Interview by Jamie Hansen, Global Health Communications Manager
Climate change is widely recognized as an urgent global health emergency that is already impacting patients through the stress of extreme heat, toxic smoke from wildfires, injury sustained during natural disasters, and more.
Ophthalmologist and Stanford alumna Barbara Erny, MD, was already advocating for doctors to adapt to the rapid changes wrought by climate change when she read an op-ed in Stat News by Stanford medical student Anna Goshua in 2019. The commentary called on medical schools to do more to prepare students to confront the health challenges of a warming world, including updating medical school curriculum.
Dr. Erny was inspired to support Goshua and other student leaders in their efforts to update curriculum and began advocating alongside them and Stanford faculty. Dr. Erny, a Global Health Faculty Fellow, has since joined Stanford as an adjunct clinical professor of medicine and is helping lead Stanford’s efforts to adapt medical education and delivery to the realities of climate change. She is also a founding member of the Stanford Clinicians’ Task Force for Climate, Health and Equity, serves on the Steering Committee for the Medical Societies Consortium on Climate and Health, sits on the editorial board of the Journal on Climate Change and Health, and is a member of the Climate Action Working Group of the International Agency for the Prevention of Blindness.
This Earth Day, Dr. Erny spoke with us about how to prepare the doctors of today and tomorrow to meet the shifting health needs wrought by climate change, pollution, and environmental degradation.
How did you develop your interest in incorporating climate change into medical education?
I believe that as physicians, regardless of specialty, we should all consider the greater good of public health. As I started to realize that climate change was the biggest threat to human health of our time, I got involved with the Bay Area Physicians for Social Responsibility’s Environmental Health Committee, and we began thinking about the need for education. Then, in 2019, I read Anna Goshua’s op-ed highlighting the absence of medical school curriculum addressing climate change and realized I wanted to do more.
I was just an alumna and not sure of my ability to influence change at Stanford. However, I met with Anna and Dr. Kari Nadeau, a leader in climate and medicine at Stanford. Together, we successfully advocated for an elective course, The Impact of Climate Change on Human Health (EMED 234), now in its fourth year. Since then, I’ve been increasingly involved in climate and medicine at Stanford and in my own professional ophthalmology society.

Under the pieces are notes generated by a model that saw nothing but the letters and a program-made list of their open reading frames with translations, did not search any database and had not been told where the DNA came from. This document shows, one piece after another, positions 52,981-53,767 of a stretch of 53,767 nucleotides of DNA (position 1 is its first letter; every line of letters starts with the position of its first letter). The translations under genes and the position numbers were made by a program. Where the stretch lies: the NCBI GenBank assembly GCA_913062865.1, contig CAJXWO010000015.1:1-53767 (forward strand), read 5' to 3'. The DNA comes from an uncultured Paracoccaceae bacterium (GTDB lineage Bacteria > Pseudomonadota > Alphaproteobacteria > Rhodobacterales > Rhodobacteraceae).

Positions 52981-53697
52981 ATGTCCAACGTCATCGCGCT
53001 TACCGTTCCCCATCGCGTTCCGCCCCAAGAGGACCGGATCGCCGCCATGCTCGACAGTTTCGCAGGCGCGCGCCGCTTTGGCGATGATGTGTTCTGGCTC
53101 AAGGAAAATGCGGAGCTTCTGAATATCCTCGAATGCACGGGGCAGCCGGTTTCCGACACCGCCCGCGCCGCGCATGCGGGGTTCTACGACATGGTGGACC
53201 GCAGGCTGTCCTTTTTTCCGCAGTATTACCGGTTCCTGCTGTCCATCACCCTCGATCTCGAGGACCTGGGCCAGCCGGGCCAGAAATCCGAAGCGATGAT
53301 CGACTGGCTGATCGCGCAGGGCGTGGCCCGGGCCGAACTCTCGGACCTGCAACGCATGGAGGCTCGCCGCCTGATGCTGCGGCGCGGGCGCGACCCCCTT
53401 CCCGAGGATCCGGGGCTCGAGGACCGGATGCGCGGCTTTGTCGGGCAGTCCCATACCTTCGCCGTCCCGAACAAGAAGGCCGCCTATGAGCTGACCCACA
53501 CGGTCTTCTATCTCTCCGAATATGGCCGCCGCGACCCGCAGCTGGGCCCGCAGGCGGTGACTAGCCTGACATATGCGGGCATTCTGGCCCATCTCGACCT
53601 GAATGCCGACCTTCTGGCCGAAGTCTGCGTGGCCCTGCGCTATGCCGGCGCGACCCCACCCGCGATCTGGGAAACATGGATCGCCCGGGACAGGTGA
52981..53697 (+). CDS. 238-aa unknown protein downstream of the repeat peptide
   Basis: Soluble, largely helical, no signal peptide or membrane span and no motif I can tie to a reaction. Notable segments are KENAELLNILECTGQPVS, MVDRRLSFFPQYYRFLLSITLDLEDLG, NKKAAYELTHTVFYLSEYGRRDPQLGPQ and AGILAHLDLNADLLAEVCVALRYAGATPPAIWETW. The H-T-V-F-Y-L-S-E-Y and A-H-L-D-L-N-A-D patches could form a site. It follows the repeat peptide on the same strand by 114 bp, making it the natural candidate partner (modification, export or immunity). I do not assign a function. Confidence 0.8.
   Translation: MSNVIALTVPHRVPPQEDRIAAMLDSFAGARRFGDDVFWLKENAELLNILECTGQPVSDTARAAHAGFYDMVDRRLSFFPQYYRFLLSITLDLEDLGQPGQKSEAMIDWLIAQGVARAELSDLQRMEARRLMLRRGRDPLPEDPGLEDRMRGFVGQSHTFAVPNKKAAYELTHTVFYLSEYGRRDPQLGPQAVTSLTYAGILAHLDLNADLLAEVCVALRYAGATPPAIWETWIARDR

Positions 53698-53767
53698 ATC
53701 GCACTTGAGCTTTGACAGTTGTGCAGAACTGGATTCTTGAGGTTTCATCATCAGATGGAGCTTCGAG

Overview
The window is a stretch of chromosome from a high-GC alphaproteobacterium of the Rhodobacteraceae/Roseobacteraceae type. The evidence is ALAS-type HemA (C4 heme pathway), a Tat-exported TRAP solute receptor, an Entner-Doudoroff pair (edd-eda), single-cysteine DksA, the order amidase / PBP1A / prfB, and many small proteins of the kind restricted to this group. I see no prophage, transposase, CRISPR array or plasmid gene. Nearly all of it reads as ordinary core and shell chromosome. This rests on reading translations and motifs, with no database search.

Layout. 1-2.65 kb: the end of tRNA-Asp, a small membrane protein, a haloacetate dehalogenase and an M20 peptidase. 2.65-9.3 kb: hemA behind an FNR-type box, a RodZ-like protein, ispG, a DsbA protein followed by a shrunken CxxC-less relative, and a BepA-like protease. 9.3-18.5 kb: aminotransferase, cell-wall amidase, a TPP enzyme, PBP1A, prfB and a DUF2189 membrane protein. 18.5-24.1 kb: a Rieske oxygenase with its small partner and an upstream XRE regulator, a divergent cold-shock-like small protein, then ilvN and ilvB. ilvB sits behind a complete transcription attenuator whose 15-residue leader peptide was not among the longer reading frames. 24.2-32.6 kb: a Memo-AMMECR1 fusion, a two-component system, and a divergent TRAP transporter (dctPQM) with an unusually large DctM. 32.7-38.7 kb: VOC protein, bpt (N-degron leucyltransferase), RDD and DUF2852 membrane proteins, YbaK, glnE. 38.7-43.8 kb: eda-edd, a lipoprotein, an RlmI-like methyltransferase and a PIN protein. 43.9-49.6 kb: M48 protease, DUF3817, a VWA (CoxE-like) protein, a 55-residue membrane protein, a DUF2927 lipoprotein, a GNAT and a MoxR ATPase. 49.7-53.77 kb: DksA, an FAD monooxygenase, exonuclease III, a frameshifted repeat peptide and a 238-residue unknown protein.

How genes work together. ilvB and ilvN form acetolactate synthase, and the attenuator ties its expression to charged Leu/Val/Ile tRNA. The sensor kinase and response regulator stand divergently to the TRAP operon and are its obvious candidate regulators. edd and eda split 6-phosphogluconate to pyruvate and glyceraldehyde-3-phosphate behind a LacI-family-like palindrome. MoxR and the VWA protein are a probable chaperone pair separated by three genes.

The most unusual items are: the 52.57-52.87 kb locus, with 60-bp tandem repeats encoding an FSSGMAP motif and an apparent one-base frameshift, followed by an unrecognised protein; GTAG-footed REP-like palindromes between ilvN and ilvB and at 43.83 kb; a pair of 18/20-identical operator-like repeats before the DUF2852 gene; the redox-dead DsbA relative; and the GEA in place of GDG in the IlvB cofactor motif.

How have you experienced the impacts of climate change in your own specialty of ophthalmology?
There are many ways. Ocular allergies have increased in severity and longevity. These allergies used to be seasonal, but are now year-round in many cases. Air pollution is increasing eye irritation from dry eyes. Increased trauma from extreme weather events is impacting ours as well as almost every specialty. Trachoma and other infectious diseases of the eye are also expected to increase, with vectors like flies and mosquitoes thriving in warming climates.
Climate change impacts every specialty, from increases in injury and illness to the ways people access care during natural disasters. We have to find ways to adapt and address these challenges that are going to be happening with increasing frequency.
What change and progress have you seen since these efforts began in 2019?
Around the same time I was getting involved, a Stanford Climate and Health student group formed. I started advising students within that group who were interested in addressing medical education on how to integrate climate change into their curriculum. These students took one course at a time, painstakingly going through the slides of every lecture and finding places where climate change could be integrated. With passion and great effort, they have helped add information on climate change to several Stanford courses, from cardiology to women’s health. Daniel Bernstein, MD, Associate Dean for Curriculum and Scholarship, and Dr. Preetha Basaviah, MD, Assistant Dean of Pre-clerkship Education, were among the school of medicine leaders who were impressed by the students’ efforts and supported incorporating their suggestions into the curriculum.